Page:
Content Classification

The most fundamental form of holistic content understanding is classification. Content classification maps a piece of content — that is, an entry in the search index — to one or more elements of a predefined set of categories. The categories can be product types, document topics, image colors, or any other set of enumerated values that describes the content.

Classifying content makes it more findable, since the classifications can be used for retrieval and ranking. The categories for a classifier can be organized as a flat list, or they can be arranged in a hierarchical taxonomy (aka a tree).

Broadly speaking, there are two ways to perform content classification: rules and machine learning. Rules-based approaches are simple but brittle, while machine-learning approaches are more complex but more robust.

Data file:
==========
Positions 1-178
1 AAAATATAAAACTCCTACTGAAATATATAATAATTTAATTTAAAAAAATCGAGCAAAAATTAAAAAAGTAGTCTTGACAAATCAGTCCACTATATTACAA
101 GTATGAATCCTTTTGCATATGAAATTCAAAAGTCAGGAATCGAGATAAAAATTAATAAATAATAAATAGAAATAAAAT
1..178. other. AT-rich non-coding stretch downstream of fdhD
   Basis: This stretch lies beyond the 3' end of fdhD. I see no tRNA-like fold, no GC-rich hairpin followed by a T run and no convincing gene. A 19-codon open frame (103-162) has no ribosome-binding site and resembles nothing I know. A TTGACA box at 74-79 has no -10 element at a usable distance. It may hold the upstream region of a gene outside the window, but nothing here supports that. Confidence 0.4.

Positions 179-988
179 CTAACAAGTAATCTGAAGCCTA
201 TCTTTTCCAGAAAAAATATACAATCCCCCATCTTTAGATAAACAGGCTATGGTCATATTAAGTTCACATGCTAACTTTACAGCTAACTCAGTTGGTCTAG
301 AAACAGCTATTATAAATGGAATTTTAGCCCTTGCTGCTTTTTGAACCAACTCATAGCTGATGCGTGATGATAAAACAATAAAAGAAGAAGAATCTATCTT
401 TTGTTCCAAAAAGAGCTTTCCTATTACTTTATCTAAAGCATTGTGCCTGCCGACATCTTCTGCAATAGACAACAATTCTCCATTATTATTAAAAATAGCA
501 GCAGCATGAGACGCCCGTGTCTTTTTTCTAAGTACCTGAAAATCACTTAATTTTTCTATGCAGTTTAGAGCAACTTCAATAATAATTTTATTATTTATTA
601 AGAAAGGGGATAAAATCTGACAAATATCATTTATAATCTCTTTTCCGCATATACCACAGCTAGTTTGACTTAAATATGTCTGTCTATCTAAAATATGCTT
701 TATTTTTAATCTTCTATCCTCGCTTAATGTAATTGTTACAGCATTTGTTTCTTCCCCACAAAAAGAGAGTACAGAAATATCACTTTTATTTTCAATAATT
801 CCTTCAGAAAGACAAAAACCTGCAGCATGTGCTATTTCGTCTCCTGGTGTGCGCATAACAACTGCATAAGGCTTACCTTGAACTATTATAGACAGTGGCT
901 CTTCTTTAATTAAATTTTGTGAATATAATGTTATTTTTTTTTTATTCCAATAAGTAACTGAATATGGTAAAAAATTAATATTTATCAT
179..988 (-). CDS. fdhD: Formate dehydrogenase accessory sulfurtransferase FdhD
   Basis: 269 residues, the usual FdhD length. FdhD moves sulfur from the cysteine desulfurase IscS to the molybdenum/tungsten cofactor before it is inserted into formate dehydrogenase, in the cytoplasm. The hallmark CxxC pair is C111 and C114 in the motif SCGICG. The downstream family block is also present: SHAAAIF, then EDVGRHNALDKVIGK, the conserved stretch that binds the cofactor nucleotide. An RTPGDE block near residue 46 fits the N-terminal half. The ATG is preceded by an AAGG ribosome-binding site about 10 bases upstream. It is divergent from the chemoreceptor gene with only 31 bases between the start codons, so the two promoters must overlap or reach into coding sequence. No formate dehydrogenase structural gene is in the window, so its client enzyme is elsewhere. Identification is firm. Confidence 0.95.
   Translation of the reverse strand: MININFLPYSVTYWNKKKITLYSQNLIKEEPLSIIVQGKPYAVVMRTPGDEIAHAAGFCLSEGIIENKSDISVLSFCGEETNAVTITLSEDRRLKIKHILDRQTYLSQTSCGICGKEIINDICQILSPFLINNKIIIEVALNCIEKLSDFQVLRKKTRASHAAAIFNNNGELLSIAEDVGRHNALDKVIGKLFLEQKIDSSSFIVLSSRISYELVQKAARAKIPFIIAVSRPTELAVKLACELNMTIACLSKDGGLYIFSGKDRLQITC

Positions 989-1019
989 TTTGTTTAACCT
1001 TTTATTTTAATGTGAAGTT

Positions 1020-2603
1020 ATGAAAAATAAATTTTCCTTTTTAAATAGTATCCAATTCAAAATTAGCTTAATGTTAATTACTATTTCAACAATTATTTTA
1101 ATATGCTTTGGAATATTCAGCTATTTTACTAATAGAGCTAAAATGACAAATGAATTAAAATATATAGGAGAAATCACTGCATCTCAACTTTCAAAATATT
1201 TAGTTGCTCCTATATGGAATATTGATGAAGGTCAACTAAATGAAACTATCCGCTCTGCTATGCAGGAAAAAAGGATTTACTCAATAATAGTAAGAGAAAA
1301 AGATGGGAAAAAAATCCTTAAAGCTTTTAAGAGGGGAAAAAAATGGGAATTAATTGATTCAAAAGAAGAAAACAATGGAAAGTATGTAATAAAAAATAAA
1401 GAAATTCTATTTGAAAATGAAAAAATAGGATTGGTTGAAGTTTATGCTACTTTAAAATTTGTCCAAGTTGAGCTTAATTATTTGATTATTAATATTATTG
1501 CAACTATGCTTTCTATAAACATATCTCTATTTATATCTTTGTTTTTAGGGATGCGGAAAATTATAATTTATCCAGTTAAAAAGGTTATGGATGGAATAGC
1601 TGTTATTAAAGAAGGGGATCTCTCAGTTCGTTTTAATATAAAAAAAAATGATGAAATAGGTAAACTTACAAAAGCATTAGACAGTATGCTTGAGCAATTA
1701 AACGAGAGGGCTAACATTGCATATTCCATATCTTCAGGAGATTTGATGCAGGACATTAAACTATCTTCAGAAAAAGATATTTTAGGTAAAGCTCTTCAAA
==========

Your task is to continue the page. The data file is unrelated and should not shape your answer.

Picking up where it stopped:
Rules-Based Content Classification

Rules-based classifiers use explicit rules to classify content. The rules typically involve matching strings or regular expressions. For example, we can have a rule that, if a product title contains the substring “phone”, then its product type is “Cell Phones”. We can make the rule case-insensitive, so that we match product titles containing the string “iPhone”.

Rules-based classifiers are simple but brittle. Continuing with our above example, many products with titles containing the substring “phone” are cell phones; but many others are cell phone cases. We can improve the rule’s precision by excluding products whose contains the substring “case”. We can then improve recall by matching the brand names of popular cell phones, such “samsung galaxy” and “pixel”. But each of these changes introduces its own false positives, and no rule will catch everything.

Perfecting a rule to increase its precision and recall achieves diminishing returns at the cost of complexity. And creating complex rules undermines the simplicity and explainability that makes rules attractive in the first place. In general, it’s best to keep rules simple and accept the limits of their accuracy.

Machine Learning for Content Classification